Missiles are displayed during the inauguration ceremony of the Nasr 1 cruise missile production facility at an undisclosed location in Iran, on March 7. (Photo by:Vahid Reza Alaei/AFP/Getty Images )
Political experts are flooding Western governments—primarily the United States—with advice on how to deal with Iran’s nuclear threat and the current political uprising. Some, including those on the American right, advocate adopting aggressive economic or even military policies. Others, including many reformers within Iran, advocate total noninterference.
Meanwhile, a broad-based revolutionary movement on the rise within Iran is trying to unseat an increasingly unpopular dictatorial regime. This movement aims to bring the social revolutions of 1905, 1951 and 1979 to a logical conclusion by establishing in Iran an independent democracy under which the attainment of social justice is the main object of socio-economic policies.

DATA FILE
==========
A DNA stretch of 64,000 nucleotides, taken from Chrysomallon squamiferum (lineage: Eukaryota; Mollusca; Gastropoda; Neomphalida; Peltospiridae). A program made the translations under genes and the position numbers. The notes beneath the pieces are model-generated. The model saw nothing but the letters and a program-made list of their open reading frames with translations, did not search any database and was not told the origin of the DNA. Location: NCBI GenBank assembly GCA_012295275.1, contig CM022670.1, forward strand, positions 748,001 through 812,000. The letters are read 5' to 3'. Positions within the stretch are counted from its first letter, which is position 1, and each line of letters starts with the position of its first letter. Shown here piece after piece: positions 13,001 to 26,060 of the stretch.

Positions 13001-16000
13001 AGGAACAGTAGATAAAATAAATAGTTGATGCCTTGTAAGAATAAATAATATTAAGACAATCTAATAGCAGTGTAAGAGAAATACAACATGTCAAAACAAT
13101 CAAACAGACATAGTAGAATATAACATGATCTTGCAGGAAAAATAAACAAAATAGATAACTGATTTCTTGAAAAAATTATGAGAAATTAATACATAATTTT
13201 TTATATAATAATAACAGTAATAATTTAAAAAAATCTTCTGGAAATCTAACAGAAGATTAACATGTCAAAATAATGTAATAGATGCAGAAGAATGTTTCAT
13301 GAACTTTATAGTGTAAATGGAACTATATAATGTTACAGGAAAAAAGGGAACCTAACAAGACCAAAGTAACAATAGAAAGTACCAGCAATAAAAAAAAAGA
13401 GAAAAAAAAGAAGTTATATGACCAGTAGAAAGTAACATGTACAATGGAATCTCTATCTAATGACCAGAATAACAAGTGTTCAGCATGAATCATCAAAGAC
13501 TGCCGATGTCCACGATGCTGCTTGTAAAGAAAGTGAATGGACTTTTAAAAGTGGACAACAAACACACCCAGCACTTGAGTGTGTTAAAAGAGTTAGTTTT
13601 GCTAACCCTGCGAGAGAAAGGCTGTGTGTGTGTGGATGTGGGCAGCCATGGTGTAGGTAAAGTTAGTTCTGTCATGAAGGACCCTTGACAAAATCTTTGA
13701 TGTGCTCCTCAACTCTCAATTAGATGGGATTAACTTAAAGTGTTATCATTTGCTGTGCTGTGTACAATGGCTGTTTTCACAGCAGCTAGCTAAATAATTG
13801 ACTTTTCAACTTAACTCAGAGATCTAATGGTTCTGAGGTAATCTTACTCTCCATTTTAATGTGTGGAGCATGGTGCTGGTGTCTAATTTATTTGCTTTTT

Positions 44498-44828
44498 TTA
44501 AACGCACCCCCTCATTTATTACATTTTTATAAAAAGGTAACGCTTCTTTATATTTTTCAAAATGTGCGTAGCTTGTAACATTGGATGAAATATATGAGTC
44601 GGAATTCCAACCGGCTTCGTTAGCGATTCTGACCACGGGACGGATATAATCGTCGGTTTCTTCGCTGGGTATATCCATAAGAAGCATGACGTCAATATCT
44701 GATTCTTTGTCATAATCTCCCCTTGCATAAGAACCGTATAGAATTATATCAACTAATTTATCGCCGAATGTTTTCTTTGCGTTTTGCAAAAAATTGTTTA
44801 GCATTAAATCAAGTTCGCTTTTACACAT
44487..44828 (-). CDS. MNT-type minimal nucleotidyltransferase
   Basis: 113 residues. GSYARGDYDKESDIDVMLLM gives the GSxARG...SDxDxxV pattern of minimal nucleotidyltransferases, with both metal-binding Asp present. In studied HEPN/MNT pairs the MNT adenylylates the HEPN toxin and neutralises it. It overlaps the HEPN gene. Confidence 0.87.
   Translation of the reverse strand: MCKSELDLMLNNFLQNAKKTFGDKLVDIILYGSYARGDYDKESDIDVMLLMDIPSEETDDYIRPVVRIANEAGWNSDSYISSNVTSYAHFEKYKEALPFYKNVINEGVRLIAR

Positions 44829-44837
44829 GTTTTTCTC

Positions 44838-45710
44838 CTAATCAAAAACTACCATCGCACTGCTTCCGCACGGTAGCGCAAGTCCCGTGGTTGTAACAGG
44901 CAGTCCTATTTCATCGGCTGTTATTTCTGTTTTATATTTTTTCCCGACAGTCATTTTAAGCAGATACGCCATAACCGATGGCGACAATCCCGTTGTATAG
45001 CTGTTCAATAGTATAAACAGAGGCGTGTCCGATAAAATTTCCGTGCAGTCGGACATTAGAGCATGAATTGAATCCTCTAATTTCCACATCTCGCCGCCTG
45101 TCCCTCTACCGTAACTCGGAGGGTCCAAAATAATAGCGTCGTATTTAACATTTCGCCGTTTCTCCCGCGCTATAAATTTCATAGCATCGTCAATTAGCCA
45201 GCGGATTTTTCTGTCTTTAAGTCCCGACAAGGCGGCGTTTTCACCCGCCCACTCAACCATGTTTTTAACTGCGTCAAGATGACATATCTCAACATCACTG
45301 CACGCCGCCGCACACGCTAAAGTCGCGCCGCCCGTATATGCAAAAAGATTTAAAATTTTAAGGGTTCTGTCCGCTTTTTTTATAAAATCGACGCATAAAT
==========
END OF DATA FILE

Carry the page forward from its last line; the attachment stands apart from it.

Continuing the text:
Today’s so-called “Islamic Republic,” which is neither Islamic nor a republic, is fundamentally unable to achieve these goals. Eight years of the reformist president Mohammad Khatami, which only strengthened the power of the supreme leader; a gigantic electoral fraud last June; and the subsequent brutal crackdown on peaceful demonstrators have proven to the majority of Iranians that the current regime is structurally unable to reform itself. The new nonviolent movement in Iran wants free and honest elections, and a new const… >>>